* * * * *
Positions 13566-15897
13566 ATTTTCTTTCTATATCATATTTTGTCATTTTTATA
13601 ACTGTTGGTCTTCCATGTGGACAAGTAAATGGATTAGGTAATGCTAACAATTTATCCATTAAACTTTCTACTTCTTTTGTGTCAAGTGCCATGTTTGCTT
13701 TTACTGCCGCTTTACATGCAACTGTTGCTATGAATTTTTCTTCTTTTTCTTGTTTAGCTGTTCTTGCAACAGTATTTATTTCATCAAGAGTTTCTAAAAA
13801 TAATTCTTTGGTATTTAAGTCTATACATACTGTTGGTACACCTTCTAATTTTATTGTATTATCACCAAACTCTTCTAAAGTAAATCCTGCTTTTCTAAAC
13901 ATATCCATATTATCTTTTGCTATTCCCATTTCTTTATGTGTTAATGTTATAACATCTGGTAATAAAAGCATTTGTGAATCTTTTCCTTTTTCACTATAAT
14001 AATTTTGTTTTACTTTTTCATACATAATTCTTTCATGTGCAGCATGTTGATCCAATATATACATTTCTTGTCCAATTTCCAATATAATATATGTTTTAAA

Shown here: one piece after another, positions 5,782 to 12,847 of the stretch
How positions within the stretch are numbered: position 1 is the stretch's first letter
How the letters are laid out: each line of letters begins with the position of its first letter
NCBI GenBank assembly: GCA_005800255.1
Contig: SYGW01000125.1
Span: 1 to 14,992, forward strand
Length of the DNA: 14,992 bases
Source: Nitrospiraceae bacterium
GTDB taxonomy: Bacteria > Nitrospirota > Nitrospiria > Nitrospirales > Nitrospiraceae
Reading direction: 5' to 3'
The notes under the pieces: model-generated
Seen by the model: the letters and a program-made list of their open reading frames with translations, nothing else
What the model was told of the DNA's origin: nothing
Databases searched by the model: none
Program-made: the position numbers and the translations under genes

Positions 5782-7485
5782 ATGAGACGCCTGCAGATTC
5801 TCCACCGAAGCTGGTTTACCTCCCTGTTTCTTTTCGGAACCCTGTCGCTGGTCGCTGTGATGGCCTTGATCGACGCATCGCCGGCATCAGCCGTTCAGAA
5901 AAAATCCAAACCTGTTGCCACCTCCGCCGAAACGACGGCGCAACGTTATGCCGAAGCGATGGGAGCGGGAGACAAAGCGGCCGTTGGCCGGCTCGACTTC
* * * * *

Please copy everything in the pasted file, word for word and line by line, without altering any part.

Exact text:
Positions 13566-15897
13566 ATTTTCTTTCTATATCATATTTTGTCATTTTTATA
13601 ACTGTTGGTCTTCCATGTGGACAAGTAAATGGATTAGGTAATGCTAACAATTTATCCATTAAACTTTCTACTTCTTTTGTGTCAAGTGCCATGTTTGCTT
13701 TTACTGCCGCTTTACATGCAACTGTTGCTATGAATTTTTCTTCTTTTTCTTGTTTAGCTGTTCTTGCAACAGTATTTATTTCATCAAGAGTTTCTAAAAA
13801 TAATTCTTTGGTATTTAAGTCTATACATACTGTTGGTACACCTTCTAATTTTATTGTATTATCACCAAACTCTTCTAAAGTAAATCCTGCTTTTCTAAAC
13901 ATATCCATATTATCTTTTGCTATTCCCATTTCTTTATGTGTTAATGTTATAACATCTGGTAATAAAAGCATTTGTGAATCTTTTCCTTTTTCACTATAAT
14001 AATTTTGTTTTACTTTTTCATACATAATTCTTTCATGTGCAGCATGTTGATCCAATATATACATTTCTTGTCCAATTTCCAATATAATATATGTTTTAAA

Shown here: one piece after another, positions 5,782 to 12,847 of the stretch
How positions within the stretch are numbered: position 1 is the stretch's first letter
How the letters are laid out: each line of letters begins with the position of its first letter
NCBI GenBank assembly: GCA_005800255.1
Contig: SYGW01000125.1
Span: 1 to 14,992, forward strand
Length of the DNA: 14,992 bases
Source: Nitrospiraceae bacterium
GTDB taxonomy: Bacteria > Nitrospirota > Nitrospiria > Nitrospirales > Nitrospiraceae
Reading direction: 5' to 3'
The notes under the pieces: model-generated
Seen by the model: the letters and a program-made list of their open reading frames with translations, nothing else
What the model was told of the DNA's origin: nothing
Databases searched by the model: none
Program-made: the position numbers and the translations under genes

Positions 5782-7485
5782 ATGAGACGCCTGCAGATTC
5801 TCCACCGAAGCTGGTTTACCTCCCTGTTTCTTTTCGGAACCCTGTCGCTGGTCGCTGTGATGGCCTTGATCGACGCATCGCCGGCATCAGCCGTTCAGAA
5901 AAAATCCAAACCTGTTGCCACCTCCGCCGAAACGACGGCGCAACGTTATGCCGAAGCGATGGGAGCGGGAGACAAAGCGGCCGTTGGCCGGCTCGACTTC